BAU: When life is anything but

It’s no doubt that COVID-19 has inflicted more than just a biological impact, but a mental one too; even for those who haven’t been directly impacted by the virus. While some of us continue the fight against COVID-19 biologically, others are struggling to cope with the mental anxieties associated with the “business as usual lifestyle”. Having to work effectively through a pandemic, produce better if not the same quality of output and sustain a new and adapted version of a healthy lifestyle, all of which was second nature to most of us, have now become elements that we consciously must remind ourselves to be better at. So, while some of us are not directly impacted by COVID-19, we all are in one way or another, having to adapt, evolve and circumnavigate an invisible being that is so unfamiliar, destructive, and larger than life. And yes this has, whether we like it or not, played on our mental states from the beginning – for some, to a greater extent than others. So while it might feel like there’s no relief in sight, there is; and it’s important that as friends, family, peers and as a community that we continue to support those around us. Because history has shown, that as a collective, we are one, big powerful force that is worth this fight.

I guess I could only speak for my own experience. Having been lucky enough to keep my job, and still have the same co-workers around is not something we all could say continues to be the case during this time. My place of work has been supportive (as always) of the times, situations and of personal responsibilities we all have as employees, members of families and as individuals. And for that I’m more than grateful that an organisation can still continue to be protective and caring of their staff even through these challenging times. Afterall, we pride ourselves in being able to look after each other, as any strong family would. So personally, I feel comfortable with where I am even in these unusual times. But it’s important to realise that not everybody in this situation would feel the same.

For many in a similar situation to myself, feeling an overwhelming sense of unease could be one of the many effects felt by COVID-19. And for the most part, I can understand how this feeling might almost feel unwarranted when you are one of the ‘lucky’ ones. But this so called ‘unwarranted’ feeling is shared among the community and the truth is, this feeling is completely warranted. In addition to the fear of contracting COVID-19 is the extraordinary new realities that we’ve had to adapt to. I’d say the inability for some of us to effectively adapt to these new realities to the extent we perhaps thought we’d be able to is because historically, we’ve never been in such a demanding situation. Most of us, have grown up living the perfect life in a clean and safe country, with access to food, shelter and safety, with great weather and without threat to our borders or lives for that matter. So COVID-19 has surely thrown a spanner in the works. The effects of working from home, temporary unemployment, social distancing and home-schooling children, all definitely contribute to our mental and emotional stability. And the effects of this new reality can be seen through greater levels of stress, anxiety, and uncertainty within us. And it’s fine to feel this way, because the times demand it.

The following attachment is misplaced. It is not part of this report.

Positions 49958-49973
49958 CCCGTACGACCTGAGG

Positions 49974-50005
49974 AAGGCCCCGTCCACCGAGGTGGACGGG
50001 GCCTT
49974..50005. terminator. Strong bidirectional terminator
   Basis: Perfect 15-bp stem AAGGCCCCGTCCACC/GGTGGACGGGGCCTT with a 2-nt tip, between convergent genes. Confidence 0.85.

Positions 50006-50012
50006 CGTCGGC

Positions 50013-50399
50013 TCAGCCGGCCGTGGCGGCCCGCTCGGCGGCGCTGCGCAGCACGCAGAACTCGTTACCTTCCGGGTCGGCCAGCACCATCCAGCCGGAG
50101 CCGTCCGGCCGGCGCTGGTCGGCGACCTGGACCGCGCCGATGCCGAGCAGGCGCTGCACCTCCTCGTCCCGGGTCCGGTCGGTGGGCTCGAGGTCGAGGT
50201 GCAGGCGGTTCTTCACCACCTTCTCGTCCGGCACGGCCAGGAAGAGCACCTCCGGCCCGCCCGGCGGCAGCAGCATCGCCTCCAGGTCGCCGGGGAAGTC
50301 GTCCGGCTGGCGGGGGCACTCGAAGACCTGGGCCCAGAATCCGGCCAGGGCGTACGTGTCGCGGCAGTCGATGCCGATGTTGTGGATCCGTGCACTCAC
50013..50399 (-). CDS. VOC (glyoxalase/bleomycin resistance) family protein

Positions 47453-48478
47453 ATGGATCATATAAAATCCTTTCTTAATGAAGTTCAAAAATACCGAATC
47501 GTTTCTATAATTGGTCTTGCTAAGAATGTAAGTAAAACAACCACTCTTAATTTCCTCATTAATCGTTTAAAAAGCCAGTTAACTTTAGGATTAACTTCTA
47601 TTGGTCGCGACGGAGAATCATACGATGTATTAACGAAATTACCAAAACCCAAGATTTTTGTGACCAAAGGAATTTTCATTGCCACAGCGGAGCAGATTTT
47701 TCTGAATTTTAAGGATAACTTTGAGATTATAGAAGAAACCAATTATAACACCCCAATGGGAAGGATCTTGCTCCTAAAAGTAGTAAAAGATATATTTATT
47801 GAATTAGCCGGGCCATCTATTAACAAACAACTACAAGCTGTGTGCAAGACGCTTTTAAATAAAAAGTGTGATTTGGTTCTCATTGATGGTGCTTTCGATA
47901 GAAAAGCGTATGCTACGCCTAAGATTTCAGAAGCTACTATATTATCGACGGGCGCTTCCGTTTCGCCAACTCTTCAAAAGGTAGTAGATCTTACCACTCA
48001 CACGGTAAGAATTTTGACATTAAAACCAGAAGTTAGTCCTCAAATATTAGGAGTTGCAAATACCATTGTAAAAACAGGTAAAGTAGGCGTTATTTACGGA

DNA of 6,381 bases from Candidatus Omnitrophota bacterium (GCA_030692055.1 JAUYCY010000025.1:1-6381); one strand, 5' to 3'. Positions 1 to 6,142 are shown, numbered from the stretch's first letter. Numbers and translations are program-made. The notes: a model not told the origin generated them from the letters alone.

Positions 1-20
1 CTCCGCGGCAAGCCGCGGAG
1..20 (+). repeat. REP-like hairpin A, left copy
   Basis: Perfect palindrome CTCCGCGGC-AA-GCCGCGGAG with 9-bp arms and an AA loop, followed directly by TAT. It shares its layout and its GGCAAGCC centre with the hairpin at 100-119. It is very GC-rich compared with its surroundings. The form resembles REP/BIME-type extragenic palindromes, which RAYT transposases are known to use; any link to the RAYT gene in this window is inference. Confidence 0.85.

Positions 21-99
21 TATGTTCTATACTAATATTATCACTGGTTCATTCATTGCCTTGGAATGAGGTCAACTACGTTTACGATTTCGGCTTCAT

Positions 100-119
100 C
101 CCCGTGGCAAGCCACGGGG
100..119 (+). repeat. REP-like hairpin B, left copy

But what’s more important is that we recognise this and take the necessary steps to overcome it, because while the times are uncertain, we will see it to the end. With mental health month now upon us, there’s no better time for us to make bettering our state of mind a priority not only for ourselves, but for those who truly care and love us. There are many ways that we can improve our mental health, from reaching out to professional help, confiding in close friends or family, taking up hobbies or by simply acknowledging how you’re feeling. In doing so, it might be surprising how many people you will encounter that feel exactly the same way, and how much you can help yourself and others get through these times.

So just because you are one of the ‘lucky’ ones, it’s normal to feel these COVID blues and there are many people out there feeling the same way. Just remember that there is hope in this moment of quiet and with the last of 2020’s festive seasons approaching us, take this moment between now and then to do what you need to do to keep your spirits high and build on that positive outlook. Because there’s so much good this world is yet to see and we all have a part to play in getting there.

Anita Gopal - VMG